Roger Thornton, CTO of AlienVault, called them "the digital equivalent of having a group of protesters block the entrance to a building or tie up the phone lines."
"These attacks can be a nuisance and can cause real damage or even physical harm at times -- if the 911 response system was tied up when you needed an ambulance, for example," he said. "But just like the protesters blocking a branch of the bank, a DDoS attack is very hard to prevent, somewhat inevitable regardless of your security posture and is not an attack that results in data stolen or systems permanently damaged."
And Thornton said there is already "a pretty good system for sharing threat data between the Department of Homeland Security and the financial services community today through a program run by FS-ISAC (Financial Services Information Sharing Analysis Center). There are already communication lines in place and these programs are part of the reason our banks are still operating in spite of such hostile threats."
Gary McGraw, CTO of Cigital, said he is a bit puzzled at all the interest in the recent wave of attacks. "These sorts of attacks happen all the time," he said. "I'm not sure why there seems to be more interested in these."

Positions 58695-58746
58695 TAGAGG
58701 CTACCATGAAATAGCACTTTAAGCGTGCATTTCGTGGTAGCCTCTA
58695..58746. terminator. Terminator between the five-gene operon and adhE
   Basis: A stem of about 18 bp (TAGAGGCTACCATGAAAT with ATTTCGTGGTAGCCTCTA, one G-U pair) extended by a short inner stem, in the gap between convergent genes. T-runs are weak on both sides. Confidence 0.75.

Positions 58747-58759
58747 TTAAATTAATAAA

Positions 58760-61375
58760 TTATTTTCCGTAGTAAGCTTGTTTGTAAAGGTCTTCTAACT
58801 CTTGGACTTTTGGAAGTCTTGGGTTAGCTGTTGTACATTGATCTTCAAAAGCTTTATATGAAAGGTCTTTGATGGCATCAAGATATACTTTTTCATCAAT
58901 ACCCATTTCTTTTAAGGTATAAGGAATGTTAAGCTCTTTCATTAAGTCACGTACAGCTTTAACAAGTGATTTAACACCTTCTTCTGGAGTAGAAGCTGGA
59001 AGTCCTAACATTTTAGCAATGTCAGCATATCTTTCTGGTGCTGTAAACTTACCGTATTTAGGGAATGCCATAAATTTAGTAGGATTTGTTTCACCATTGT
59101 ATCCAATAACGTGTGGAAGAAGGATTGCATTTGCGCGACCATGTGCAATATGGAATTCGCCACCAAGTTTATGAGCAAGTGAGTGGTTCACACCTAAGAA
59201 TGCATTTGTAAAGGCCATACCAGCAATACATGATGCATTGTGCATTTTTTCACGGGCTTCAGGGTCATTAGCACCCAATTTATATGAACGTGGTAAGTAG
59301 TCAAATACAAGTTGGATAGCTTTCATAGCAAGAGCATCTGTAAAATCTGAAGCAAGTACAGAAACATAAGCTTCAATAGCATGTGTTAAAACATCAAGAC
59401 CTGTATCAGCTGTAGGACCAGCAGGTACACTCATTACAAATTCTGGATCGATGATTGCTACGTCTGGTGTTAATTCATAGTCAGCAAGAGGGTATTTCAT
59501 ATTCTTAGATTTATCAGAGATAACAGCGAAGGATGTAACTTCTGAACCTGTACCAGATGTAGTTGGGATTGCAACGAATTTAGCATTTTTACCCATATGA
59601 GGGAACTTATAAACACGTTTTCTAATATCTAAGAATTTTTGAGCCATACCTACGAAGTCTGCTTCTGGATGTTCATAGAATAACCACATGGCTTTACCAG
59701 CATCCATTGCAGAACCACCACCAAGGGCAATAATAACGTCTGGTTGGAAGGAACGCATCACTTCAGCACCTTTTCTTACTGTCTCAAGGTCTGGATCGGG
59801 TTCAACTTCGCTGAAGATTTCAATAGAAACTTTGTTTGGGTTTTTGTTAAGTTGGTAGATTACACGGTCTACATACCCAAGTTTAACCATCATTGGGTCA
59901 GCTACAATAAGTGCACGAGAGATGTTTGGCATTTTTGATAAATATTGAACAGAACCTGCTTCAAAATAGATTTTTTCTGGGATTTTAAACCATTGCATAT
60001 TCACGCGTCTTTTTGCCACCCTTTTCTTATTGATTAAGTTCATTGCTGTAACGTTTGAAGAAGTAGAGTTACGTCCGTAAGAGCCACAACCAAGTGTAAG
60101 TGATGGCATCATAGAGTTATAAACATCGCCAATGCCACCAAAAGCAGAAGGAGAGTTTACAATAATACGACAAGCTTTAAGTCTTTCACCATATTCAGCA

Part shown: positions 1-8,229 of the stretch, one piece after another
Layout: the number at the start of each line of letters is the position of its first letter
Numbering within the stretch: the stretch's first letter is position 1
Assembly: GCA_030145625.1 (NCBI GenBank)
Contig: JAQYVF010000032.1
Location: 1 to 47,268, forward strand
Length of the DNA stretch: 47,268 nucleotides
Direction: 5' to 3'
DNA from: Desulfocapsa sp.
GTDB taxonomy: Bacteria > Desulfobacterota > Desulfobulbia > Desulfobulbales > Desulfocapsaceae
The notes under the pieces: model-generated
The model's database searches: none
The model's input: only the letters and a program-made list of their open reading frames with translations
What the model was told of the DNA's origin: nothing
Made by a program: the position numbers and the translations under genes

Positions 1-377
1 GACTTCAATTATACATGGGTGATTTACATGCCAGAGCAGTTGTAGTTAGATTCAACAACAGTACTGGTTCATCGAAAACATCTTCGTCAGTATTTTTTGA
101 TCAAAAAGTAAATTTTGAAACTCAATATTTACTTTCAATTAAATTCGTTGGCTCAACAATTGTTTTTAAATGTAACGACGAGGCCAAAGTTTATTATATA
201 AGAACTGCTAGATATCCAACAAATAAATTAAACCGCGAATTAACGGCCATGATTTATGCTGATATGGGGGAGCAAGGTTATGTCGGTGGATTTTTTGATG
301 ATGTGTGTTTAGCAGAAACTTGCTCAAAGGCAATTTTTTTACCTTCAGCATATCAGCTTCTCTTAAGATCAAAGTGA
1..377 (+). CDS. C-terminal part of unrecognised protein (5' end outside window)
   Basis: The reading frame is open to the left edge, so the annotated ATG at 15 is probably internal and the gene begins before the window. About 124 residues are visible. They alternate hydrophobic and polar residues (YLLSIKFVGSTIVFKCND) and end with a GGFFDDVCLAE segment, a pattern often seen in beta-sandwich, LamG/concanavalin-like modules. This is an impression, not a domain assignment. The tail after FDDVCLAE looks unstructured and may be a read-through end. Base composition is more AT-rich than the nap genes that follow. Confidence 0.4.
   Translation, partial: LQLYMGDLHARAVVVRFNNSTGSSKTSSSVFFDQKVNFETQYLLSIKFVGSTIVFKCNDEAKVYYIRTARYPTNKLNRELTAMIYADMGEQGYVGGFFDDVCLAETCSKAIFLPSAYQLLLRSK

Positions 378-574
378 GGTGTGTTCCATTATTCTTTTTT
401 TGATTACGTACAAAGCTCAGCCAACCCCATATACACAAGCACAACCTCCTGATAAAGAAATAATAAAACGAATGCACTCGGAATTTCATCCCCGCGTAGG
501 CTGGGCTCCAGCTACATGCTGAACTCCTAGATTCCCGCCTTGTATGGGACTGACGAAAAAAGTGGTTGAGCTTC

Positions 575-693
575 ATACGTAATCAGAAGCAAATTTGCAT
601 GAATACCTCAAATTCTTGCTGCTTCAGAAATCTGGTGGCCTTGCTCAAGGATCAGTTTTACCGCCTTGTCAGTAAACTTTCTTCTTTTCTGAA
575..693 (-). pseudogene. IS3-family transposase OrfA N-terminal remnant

But he is certain that the banks don't need help from the government with DDoS attacks. "Google and Amazon don't need the government to help them with DDoS. That's ridiculous," he said.
Paul DeSouza of the Cyber Security Forum Initiative said the private sector and government have different roles to play. "The private sector should be responsible for deploying the necessary technologies and controls to include trained personnel to be able to continue to operate through and in cyberspace in the protection of their assets even under attack," he said.
"The role of the government should be of a supporting nature to include cyber intelligence and knowledge sharing capabilities," he said. "Offensive cyber responses are reserved to governmental actors with the appropriate authorities to engage in full spectrum cyber operations."
But Jody Westby, an attorney and CEO of Global Cyber Risk, said the problem is not so much coordination between the private and public sector in the U.S., but internationally.
"Cybercriminals today have effectively analyzed what jurisdictions lack skilled law enforcement, where cooperation is lacking or nil, and where cybercrime laws are either non-existent or civil penalties," she said.
"Meanwhile, we do not have effective cross-border cooperation and law enforcement support to counter the attacks. Until we address cybercrime, these attacks will continue to be sophisticated, ingenious, and successful," Westby said.
She said financial institutions do a good job overall in defending against attacks, but believes political leaders should at least be speaking out. "The President or State Department should show some diplomatic muscle," she said, even if the attacks are from a nation state. "Cyber Command does not have the legal authority to assist private sector networks."
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